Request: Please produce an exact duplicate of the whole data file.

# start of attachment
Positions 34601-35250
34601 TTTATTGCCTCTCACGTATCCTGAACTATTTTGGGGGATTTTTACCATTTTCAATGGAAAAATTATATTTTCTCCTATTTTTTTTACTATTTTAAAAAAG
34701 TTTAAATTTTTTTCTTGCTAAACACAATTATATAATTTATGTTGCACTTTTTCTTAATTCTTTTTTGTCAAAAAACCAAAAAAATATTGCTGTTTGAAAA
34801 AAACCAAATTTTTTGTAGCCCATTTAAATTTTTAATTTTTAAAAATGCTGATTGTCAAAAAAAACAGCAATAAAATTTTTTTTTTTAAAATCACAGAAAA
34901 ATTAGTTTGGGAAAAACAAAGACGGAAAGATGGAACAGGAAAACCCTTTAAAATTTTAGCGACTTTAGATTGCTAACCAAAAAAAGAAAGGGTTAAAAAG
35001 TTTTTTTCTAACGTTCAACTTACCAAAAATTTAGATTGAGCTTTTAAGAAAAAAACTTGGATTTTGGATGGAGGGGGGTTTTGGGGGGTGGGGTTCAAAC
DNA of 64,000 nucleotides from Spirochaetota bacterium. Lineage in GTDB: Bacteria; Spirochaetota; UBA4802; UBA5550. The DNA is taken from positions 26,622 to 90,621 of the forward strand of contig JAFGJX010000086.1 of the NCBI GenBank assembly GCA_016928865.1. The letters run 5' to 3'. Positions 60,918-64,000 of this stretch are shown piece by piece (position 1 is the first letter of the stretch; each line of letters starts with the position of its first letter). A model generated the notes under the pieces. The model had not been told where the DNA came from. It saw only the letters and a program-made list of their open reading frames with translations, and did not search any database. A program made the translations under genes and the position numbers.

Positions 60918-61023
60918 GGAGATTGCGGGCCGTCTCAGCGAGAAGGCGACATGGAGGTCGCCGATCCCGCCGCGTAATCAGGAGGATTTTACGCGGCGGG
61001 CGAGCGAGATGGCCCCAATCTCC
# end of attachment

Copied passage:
Positions 34601-35250
34601 TTTATTGCCTCTCACGTATCCTGAACTATTTTGGGGGATTTTTACCATTTTCAATGGAAAAATTATATTTTCTCCTATTTTTTTTACTATTTTAAAAAAG
34701 TTTAAATTTTTTTCTTGCTAAACACAATTATATAATTTATGTTGCACTTTTTCTTAATTCTTTTTTGTCAAAAAACCAAAAAAATATTGCTGTTTGAAAA
34801 AAACCAAATTTTTTGTAGCCCATTTAAATTTTTAATTTTTAAAAATGCTGATTGTCAAAAAAAACAGCAATAAAATTTTTTTTTTTAAAATCACAGAAAA
34901 ATTAGTTTGGGAAAAACAAAGACGGAAAGATGGAACAGGAAAACCCTTTAAAATTTTAGCGACTTTAGATTGCTAACCAAAAAAAGAAAGGGTTAAAAAG
35001 TTTTTTTCTAACGTTCAACTTACCAAAAATTTAGATTGAGCTTTTAAGAAAAAAACTTGGATTTTGGATGGAGGGGGGTTTTGGGGGGTGGGGTTCAAAC
DNA of 64,000 nucleotides from Spirochaetota bacterium. Lineage in GTDB: Bacteria; Spirochaetota; UBA4802; UBA5550. The DNA is taken from positions 26,622 to 90,621 of the forward strand of contig JAFGJX010000086.1 of the NCBI GenBank assembly GCA_016928865.1. The letters run 5' to 3'. Positions 60,918-64,000 of this stretch are shown piece by piece (position 1 is the first letter of the stretch; each line of letters starts with the position of its first letter). A model generated the notes under the pieces. The model had not been told where the DNA came from. It saw only the letters and a program-made list of their open reading frames with translations, and did not search any database. A program made the translations under genes and the position numbers.

Positions 60918-61023
60918 GGAGATTGCGGGCCGTCTCAGCGAGAAGGCGACATGGAGGTCGCCGATCCCGCCGCGTAATCAGGAGGATTTTACGCGGCGGG
61001 CGAGCGAGATGGCCCCAATCTCC